Legionnaires' Disease: What's Being Done to Stop Deadly Outbreak

PHOTO: A French doctor looks at a patients x-ray at the Henin Beaumont hospital during a deadly outbreak of Legionnaires disease in northern France, Jan. 2, 2004.PlayReuters
WATCH Legionnaire's Outbreak on the Rise

The worst-ever outbreak of Legionnaires’ disease in New York City has yet to be stopped as health officials today raised the total number of dead to 10 with 100 people infected.

Those who died were older adults with underlying medical conditions, according to city health officials.

Mayor Bill de Blasio said earlier this week that officials had expected cases to wane in upcoming days to weeks, but an increased number of cases have highlighted how difficult it can be to stop a Legionnaires’ outbreak.

The bacterial disease is spread when contaminated water-mist is inhaled. It can be spread through fountains, shower heads or air conditioning cooling units that mist water from the machinery. The New York City Health Department said it has found and tested 17 cooling towers in the area where the outbreak occurred and five tested positive for the bacteria.

Officials have already cleaned and flushed those cooling towers, but they are continuing to investigate whether there are any other potential sources for infection. De Blasio said this outbreak prompted him to introduce new legislation to cut down on future outbreaks.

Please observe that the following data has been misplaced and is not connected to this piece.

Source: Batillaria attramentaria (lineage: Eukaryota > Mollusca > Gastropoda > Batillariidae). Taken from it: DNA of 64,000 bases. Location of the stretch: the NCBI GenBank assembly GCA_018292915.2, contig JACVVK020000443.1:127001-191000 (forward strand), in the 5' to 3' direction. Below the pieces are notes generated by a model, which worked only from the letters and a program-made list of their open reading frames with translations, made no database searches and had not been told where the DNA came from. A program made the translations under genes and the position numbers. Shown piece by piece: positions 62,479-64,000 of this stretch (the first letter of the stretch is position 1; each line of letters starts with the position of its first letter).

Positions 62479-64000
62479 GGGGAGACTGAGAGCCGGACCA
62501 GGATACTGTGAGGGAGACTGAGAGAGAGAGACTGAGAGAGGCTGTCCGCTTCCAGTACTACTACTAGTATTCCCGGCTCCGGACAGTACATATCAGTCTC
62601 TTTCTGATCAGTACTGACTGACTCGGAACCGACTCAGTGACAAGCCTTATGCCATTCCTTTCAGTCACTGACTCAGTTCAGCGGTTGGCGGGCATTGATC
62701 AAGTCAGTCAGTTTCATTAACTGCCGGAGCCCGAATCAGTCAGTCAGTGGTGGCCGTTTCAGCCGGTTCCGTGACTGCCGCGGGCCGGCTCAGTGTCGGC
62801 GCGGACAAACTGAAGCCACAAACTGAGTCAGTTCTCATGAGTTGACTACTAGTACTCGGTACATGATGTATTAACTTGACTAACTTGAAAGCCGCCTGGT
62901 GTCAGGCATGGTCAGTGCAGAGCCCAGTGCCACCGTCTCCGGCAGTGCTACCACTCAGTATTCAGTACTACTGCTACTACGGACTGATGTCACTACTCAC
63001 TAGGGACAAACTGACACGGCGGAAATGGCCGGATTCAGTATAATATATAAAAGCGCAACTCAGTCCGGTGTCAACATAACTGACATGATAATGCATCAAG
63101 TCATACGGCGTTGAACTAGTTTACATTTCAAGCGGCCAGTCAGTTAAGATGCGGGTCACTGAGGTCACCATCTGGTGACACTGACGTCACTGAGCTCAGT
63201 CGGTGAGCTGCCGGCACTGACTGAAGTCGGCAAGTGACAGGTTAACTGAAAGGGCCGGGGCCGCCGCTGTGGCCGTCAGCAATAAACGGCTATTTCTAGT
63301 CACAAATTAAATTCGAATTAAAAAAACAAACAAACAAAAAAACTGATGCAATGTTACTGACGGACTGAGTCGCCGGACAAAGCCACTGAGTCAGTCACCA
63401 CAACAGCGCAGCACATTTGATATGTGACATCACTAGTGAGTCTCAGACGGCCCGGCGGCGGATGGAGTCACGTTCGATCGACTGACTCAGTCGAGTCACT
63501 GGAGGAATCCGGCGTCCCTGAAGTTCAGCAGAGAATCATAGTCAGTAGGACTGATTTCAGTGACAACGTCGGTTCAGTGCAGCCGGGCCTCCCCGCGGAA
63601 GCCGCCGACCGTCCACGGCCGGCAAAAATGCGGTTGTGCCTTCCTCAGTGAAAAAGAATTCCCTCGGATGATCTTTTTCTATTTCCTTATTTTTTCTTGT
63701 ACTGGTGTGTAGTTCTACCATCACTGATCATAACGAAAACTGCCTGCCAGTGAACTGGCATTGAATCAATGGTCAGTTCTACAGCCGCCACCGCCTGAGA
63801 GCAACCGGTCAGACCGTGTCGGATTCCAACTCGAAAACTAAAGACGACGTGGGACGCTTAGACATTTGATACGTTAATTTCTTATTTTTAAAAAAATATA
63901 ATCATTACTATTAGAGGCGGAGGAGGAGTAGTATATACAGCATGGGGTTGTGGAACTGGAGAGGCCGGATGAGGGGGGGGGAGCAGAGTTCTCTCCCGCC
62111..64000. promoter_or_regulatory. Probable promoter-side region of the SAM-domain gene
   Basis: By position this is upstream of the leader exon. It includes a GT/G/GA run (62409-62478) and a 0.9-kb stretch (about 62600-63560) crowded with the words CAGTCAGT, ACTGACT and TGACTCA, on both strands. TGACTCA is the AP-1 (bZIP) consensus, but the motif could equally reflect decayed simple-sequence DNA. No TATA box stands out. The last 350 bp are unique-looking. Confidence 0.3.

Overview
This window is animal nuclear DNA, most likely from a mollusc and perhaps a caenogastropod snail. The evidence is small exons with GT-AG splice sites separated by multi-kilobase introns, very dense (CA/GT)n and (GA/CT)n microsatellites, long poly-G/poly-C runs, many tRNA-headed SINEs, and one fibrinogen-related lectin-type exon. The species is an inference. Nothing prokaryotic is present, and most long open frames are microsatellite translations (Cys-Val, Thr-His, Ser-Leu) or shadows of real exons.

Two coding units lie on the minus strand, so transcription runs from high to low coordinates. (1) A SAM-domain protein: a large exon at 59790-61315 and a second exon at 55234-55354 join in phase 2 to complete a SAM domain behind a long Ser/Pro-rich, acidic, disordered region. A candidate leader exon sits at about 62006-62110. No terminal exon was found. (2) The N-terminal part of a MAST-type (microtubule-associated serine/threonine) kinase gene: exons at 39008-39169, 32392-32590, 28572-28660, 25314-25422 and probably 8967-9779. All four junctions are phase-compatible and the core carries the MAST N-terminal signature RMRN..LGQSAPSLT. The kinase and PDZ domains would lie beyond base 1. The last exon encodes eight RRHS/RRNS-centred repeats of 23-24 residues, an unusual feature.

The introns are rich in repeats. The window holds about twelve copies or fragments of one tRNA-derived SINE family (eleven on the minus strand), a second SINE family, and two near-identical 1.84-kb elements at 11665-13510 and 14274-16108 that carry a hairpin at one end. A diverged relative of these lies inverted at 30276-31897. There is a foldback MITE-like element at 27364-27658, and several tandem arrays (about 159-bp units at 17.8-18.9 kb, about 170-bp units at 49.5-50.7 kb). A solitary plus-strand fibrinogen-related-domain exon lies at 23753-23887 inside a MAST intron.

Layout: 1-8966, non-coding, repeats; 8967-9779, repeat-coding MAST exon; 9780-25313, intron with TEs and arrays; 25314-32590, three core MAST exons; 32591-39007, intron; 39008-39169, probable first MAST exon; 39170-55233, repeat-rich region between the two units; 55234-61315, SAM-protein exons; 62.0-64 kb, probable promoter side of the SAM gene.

In a news conference, he said the legislation would require new inspection standards for buildings with cooling and condensing units. If the bacteria is detected in the units, the building managers will be immediately required to take action or face penalties. If building managers fail to act, the city will step in.

Dr. William Schaffner, an infectious disease expert from Vanderbilt University Medical Center in Nashville, Tennessee, said stopping such outbreaks could be difficult because the Legionella bacteria that causes Legionnaires’ disease is naturally occurring in the environment.

"First of all, Legionnaires’ disease is not a predictable event; it occurs here, there and everywhere," Schaffner said. "Very few [outbreaks] are this large."

The source of the outbreak can also be hard to identify, Schaffner said, because of the difficulty of connecting bacteria found in cooling towers to the people affected by the disease.

ABC News' chief health and medical editor, Dr. Richard Besser, said he was concerned about statements made by city health officials saying they were confident that one or more of the five cooling towers was the source of the outbreak.

"Outbreaks of Legionnaires’ disease can be very difficult to sort out. Most people who are exposed don't get sick and the bacteria can travel in mist through the air over large distances," Besser said. "They [health officials] say they are confident that one or more of those cooling towers is the source.

"However, I think it's pretty hard to be certain without matching bacteria from the cooling tower to a patient -- something that has not been possible, or seeing that the number of cases declines. Without that decline, it seems a bit premature to be confident that this is over."

Schaffner said the next few days to weeks will be key to determining whether the source of the outbreak had been stopped or whether people are still presenting with new cases.

"It could [take] time for a diagnosis to be made and information to be reported to health department," Schaffner said. "We’d hope that cases clearly diminish in next week or two."